Industry Regulations and Compliance in Australia

It’s important that all IICT Members are aware and stay abreast of changing industry regulations and compliance requirements. Please ensure that you read the latest information on these regulations and adhere to the guidelines.

If you have any questions or require further information, please contact or phone +61 2 5629 7777 Monday – Friday 10am – 4pm NSW, Australia.

  • Advertising General Code of Conduct

It’s important to make sure that any advertising you do to promote your business complies with the general code of conduct requirements, if appropriate. Click here to view the Advertising General Code of Conduct to ensure the advertising you’re doing (whether through television, radio, internet, print or any other form of media), complies with the law.

You can also access the “Advertising Code of Conduct” PDF in the Downloads/Resources area of the IICT Member Portal by clicking here to login in.

  • National Code of Conduct for Health Care Workers

The National Code of Conduct for Healthcare Workers sets out a range of minimum standards for health practitioners not regulated by AHPRA (the Australian Health Practitioner Regulation Agency). This National Code, agreed to by the Australian Council of Australian Governments (COAG) Health Council in April 2015, now known as the Health Ministers’ Meeting (HMM),  is intended to be enacted by every Australian state and territory.

The purpose of the National Code of Conduct, also referred to as the National Code or code-regulation regime, is to protect the public by setting minimum standards of conduct and practice for all unregistered health care workers who provide a health service. It will set national standards against which disciplinary action can be taken and if necessary a prohibition order issued, in circumstances where a health care worker’s continued practice presents a serious risk to public health and safety.

Who does the National Code of Conduct apply to?

The National Code, once enacted in a state or territory, applies to any person who provides a health service and is not subject to regulation under the National Registration and Accreditation Scheme (NRAS). In some circumstances it also applies to health practitioners registered under NRAS, to the extent that they provide services that are unrelated to or outside the typical scope of practice of their registration.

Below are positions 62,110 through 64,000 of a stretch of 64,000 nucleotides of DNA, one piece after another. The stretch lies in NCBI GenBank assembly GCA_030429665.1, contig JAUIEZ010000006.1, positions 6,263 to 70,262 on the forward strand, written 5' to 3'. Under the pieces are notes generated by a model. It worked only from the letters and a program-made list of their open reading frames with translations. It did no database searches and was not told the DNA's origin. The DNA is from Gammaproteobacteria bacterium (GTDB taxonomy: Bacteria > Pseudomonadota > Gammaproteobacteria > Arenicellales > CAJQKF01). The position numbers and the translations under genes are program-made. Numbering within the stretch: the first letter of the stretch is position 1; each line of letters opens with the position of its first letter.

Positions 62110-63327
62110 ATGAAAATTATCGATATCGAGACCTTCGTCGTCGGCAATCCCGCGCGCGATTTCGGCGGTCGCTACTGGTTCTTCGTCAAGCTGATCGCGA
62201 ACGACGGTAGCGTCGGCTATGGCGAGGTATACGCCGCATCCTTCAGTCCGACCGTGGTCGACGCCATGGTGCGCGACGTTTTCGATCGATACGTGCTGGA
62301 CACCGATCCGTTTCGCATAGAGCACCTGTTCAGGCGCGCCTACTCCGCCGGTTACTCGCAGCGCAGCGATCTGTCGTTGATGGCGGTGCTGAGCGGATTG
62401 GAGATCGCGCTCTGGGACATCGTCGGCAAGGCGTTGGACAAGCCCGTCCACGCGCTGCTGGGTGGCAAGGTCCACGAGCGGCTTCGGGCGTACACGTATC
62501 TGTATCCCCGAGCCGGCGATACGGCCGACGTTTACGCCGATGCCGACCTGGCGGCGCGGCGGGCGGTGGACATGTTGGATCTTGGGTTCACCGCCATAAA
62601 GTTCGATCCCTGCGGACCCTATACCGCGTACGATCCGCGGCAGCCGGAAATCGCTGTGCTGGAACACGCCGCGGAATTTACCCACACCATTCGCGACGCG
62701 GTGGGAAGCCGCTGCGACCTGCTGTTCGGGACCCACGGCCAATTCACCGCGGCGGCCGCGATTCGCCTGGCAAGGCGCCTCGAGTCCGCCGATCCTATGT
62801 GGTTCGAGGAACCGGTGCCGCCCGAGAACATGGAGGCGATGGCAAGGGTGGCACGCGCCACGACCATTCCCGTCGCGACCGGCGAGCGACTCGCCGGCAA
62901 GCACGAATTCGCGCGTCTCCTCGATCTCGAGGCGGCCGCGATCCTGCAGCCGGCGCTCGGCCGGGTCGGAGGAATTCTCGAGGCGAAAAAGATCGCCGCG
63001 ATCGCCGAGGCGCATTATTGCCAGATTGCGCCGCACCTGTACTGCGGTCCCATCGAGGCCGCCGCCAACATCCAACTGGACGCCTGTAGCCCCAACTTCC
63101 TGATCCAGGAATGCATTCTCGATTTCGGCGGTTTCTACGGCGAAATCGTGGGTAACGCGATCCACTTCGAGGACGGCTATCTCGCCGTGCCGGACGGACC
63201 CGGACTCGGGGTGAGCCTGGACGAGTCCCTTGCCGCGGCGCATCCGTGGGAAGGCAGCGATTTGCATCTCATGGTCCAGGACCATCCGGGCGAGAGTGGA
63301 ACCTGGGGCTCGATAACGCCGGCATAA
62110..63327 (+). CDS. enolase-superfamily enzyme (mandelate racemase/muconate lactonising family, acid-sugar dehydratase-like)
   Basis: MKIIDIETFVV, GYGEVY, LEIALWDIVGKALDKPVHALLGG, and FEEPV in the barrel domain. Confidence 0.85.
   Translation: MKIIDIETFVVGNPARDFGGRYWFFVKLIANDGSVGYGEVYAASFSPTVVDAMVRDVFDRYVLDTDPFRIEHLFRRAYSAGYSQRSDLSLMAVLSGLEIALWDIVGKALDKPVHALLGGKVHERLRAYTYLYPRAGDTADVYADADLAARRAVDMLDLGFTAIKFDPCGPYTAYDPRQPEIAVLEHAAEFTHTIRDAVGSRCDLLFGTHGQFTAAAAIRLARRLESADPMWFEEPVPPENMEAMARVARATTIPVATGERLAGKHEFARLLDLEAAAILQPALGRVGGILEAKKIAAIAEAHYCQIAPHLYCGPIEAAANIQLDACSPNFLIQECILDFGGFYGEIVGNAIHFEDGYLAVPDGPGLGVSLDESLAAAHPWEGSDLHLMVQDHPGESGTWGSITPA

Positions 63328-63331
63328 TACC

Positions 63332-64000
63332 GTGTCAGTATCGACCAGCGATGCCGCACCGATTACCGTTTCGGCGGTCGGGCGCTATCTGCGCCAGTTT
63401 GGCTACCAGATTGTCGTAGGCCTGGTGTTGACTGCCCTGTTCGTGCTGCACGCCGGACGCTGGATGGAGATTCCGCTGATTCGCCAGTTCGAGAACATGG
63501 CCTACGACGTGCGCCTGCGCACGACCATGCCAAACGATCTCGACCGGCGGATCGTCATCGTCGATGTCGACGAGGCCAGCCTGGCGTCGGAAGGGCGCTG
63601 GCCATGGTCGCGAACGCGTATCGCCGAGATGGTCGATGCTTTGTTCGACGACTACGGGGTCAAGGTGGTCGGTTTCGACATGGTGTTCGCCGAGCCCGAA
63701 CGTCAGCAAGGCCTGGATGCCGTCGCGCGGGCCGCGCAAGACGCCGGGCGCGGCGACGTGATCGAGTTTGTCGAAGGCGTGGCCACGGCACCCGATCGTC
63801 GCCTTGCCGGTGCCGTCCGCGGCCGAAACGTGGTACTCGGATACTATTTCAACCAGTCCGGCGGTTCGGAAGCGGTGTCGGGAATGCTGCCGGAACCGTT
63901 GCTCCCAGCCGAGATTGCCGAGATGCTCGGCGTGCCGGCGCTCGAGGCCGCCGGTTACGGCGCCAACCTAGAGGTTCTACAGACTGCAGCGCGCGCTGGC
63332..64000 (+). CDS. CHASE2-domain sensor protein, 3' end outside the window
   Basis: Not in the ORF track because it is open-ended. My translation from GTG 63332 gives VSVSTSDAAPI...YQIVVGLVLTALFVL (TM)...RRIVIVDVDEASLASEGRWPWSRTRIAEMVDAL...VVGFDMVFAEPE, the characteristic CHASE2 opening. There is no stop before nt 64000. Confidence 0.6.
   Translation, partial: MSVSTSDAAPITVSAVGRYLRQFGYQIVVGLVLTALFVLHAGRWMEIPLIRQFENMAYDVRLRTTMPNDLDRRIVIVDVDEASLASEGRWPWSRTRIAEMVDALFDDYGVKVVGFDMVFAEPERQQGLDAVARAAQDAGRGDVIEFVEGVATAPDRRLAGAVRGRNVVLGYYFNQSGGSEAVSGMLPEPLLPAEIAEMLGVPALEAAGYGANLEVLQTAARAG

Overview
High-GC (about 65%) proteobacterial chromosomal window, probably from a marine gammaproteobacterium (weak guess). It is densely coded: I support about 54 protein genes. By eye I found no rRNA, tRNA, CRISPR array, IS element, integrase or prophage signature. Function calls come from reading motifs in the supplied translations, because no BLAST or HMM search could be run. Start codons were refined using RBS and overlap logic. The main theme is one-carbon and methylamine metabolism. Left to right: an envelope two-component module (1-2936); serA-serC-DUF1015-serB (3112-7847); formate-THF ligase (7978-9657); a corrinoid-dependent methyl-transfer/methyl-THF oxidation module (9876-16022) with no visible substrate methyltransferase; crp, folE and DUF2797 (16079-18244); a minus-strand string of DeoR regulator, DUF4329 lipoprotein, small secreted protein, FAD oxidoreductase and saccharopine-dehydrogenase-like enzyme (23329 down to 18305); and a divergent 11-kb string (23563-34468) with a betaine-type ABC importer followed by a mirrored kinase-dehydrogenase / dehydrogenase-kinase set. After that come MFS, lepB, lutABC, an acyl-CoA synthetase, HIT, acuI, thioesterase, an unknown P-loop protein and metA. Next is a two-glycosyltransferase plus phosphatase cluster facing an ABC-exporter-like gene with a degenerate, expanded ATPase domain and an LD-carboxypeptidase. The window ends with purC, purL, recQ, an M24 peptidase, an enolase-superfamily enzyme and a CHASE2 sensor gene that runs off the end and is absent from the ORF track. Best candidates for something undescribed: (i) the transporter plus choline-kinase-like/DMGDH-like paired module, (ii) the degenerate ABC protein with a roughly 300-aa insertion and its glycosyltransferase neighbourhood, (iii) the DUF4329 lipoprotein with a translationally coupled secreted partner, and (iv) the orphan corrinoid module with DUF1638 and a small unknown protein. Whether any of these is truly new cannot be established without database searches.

While each state and territory’s statute will identify who is subject to the National Code, health occupations likely to be captured will include (but are not limited to):

  • Allied health assistants
  • Art therapists
  • Aromatherapists
  • Assistants in nursing
  • Audiologists and audiometrists
  • Ayurvedic medicine practitioners
  • Bioresonance practitioners
  • Cardiac scientists
  • Clinical perfusionists
  • Complementary and alternative medicine (CAM) practitioners
  • Counsellors and psychotherapists
  • Dental technicians
  • Dental assistants
  • Dietitians
  • Herbalists
  • Homoeopaths
  • Hypnotherapists
  • Lactation consultants
  • Massage therapists
  • Medical scientists
  • Music, dance and drama therapists
  • Myotherapists
  • Naturopaths
  • Nutritionists
  • Optical dispensers
  • Orthoptists
  • Orthotists and prosthetists
  • Paramedics
  • Pharmacy assistants
  • Phlebotomists
  • Reflexologists
  • Reiki practitioners
  • Respiratory scientists
  • Shiatsu therapists
  • Sleep technologists
  • Social workers
  • Sonographers
  • Speech pathologists

Code of conduct information by state:

As of March 24th, 2022, the following states have not yet implemented a code of conduct for healthcare workers:

  • NT
  • ACT
  • Tasmania
  • WA – introduced to Parliament on 25 November 2021

Filing complaints for breaches of the code of conduct:

Health complaints organisations, sometimes called health complaints entities (HCEs), investigate concerns about health systems or health service providers. They can also investigate certain concerns about health practitioners, such as fees and charges and may also help with financial compensation and dispute resolution processes between health service users and health service providers. This can include mediation and/or conciliation.

Under the National Law, AHPRA works with health complaints organisations in each state and territory, to decide which organisation should take responsibility for and manage the concern raised about a registered health practitioner. These bodies can help you with complaints that AHPRA and National Boards cannot.

Information and contact details for health complaints organisations in each state and territory can be found here.